View Full Version : The Flower of Christs Passion

04-18-2009, 02:49 PM
Who would have thought the Humble Passion Fruit, grows from a vine whose flowers (passion flowers) were named because they portrayed Symbology to The Passion of Christ :huh:

Several thousand miles is a long way from home. In fact, when you are in a very strange country without healthcare, regular food supplies or even somebody who shares your spiritual beliefs, it is a very long way from home indeed. If you are a very religious person, your faith would serve as a comfort under such privations, and any symbol of it you might come across in the new world around you might go some way to convincing you that it was not such a bad place after all.

The Story

So it was for the Jesuit missionaries of the 17th Century. They intended to spread the Catholic religion as far as the boundaries of the world would allow, and followed in the wake of the (then) all-conquering Spanish empire. As is well known, they fetched up in South America. This indeed was an alien world, full of totally unexpected animals and plants. Yet it was all, as they saw it, part of God's bountiful creation.

No more so was God's handiwork manifest than in one plant in particular. The passion flower is so called because it symbolised Christ's suffering on the cross. Passion flowers are climbing vines, probably distant relatives of the cucumber. They use tendrils to scramble up other plants, through the rainforest canopy and towards the light. Pretty unremarkable stuff, so far; there are countless examples of climbing plants. The flower, however, is a thing of unique and undisputed beauty, regardless of the provenance of its design.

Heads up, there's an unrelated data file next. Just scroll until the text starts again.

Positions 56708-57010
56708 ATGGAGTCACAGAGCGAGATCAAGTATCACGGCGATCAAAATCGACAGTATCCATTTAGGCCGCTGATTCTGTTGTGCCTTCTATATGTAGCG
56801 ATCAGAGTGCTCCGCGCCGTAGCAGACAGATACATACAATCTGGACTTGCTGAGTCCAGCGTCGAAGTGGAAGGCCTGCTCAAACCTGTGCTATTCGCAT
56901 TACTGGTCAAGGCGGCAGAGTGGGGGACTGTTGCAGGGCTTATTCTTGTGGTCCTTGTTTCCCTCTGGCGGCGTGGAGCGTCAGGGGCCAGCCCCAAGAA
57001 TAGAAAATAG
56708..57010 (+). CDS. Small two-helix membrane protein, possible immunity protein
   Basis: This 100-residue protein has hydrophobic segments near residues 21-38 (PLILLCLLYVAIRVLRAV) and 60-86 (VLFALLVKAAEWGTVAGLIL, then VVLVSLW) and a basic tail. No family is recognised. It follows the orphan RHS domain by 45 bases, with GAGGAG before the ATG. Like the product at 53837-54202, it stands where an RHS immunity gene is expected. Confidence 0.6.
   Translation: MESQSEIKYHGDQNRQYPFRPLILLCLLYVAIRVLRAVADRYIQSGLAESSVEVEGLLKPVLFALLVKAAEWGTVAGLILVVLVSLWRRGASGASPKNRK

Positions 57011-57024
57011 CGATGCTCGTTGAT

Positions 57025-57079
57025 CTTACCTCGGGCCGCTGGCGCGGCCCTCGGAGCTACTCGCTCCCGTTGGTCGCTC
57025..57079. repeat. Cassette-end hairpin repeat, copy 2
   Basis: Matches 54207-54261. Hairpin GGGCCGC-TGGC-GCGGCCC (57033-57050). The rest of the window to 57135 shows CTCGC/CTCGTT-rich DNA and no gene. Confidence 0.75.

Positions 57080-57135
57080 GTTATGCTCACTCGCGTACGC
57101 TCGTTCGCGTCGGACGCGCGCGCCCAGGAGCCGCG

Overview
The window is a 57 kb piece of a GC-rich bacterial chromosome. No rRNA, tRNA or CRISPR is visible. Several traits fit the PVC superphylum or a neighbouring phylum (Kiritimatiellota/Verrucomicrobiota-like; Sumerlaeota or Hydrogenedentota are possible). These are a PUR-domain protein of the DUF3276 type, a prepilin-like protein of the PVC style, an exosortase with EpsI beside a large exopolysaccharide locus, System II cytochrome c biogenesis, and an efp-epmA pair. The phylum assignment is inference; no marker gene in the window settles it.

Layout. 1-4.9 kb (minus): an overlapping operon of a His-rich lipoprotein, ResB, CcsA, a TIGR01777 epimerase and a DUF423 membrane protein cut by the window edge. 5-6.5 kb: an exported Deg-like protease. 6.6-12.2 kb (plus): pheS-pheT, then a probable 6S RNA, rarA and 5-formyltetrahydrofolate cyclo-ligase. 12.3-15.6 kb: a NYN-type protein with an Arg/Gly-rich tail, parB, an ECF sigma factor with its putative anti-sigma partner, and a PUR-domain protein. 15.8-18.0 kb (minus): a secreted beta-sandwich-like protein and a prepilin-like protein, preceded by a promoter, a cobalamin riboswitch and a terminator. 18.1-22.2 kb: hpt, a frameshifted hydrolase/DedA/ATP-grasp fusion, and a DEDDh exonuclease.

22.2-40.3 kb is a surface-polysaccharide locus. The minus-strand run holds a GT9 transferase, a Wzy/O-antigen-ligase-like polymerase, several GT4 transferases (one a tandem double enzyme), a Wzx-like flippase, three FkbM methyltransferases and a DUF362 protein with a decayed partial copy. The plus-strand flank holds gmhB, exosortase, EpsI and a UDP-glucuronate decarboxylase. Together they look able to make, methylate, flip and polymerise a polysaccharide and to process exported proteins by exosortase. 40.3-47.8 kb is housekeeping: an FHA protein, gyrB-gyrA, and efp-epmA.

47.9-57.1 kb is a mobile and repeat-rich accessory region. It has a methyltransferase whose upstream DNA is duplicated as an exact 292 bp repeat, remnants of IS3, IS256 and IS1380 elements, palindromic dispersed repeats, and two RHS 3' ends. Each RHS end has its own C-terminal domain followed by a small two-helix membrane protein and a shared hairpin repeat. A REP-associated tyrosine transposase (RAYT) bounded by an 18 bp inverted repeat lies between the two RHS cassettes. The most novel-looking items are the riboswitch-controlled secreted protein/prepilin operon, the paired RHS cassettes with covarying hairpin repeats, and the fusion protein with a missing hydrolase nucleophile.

The typical passion flower has five sepals1 and five petals, which are almost identical to the sepals. Immediately inside these is a structure with a shape found in no other flower. This corona is formed of two stacked rings of very fine filaments, often brightly coloured like the sepals and petals. Protruding from the centre of the corona is a small post, upon which rests the ovaries, five stamens2 and anthers3, and three stigmas4.

This is where the symbolism gets a little florid (if you'll pardon the expression). Unusually for such a story it has a well-documented and undisputed origin. Jacomo Bosio, a scholar, lived in Rome in 1609. He was working on a treatise upon the crucifixion when an Augustinian friar of Mexican birth showed him drawings of a remarkable flower. After much prevarication (and a rather liberal interpretation of the facts) he agreed to include the drawings of the flower in his book. The symbols of the Passion of Christ were many and varied. The unique corona represented the crown of thorns. The ten sepals and petals represented the Apostles (except Judas and Peter, who both distanced themselves from Christ prior to the crucifixion). The five anthers were the five wounds on Christ's body, and the three stigmas the nails. The leaves were the spear that pierced His side, and the tendrils the scourges that flayed His flesh. No doubt there were other symbols to be found, if one could be bothered to look for them.

But the fact remains that the passion flower is indeed an exquisitely beautiful plant. Moreover, counting the numbers of the components in the flower gives a striking example of how the Fibonacci numbers govern so much of plant growth and symmetry. Threes and fives are self-evident, but closer inspection reveals more subtle resonances. This Researcher counted 55 filaments to a corona ring on average, not the 72 thorns that the Jesuits held to be present in the crown. If God's handiwork is present in the passion flower, then it is indirectly expressed using the language of numbers.

04-18-2009, 02:58 PM
http://img210.imageshack.us/img210/3381/21709760.png (http://img210.imageshack.us/my.php?image=21709760.png)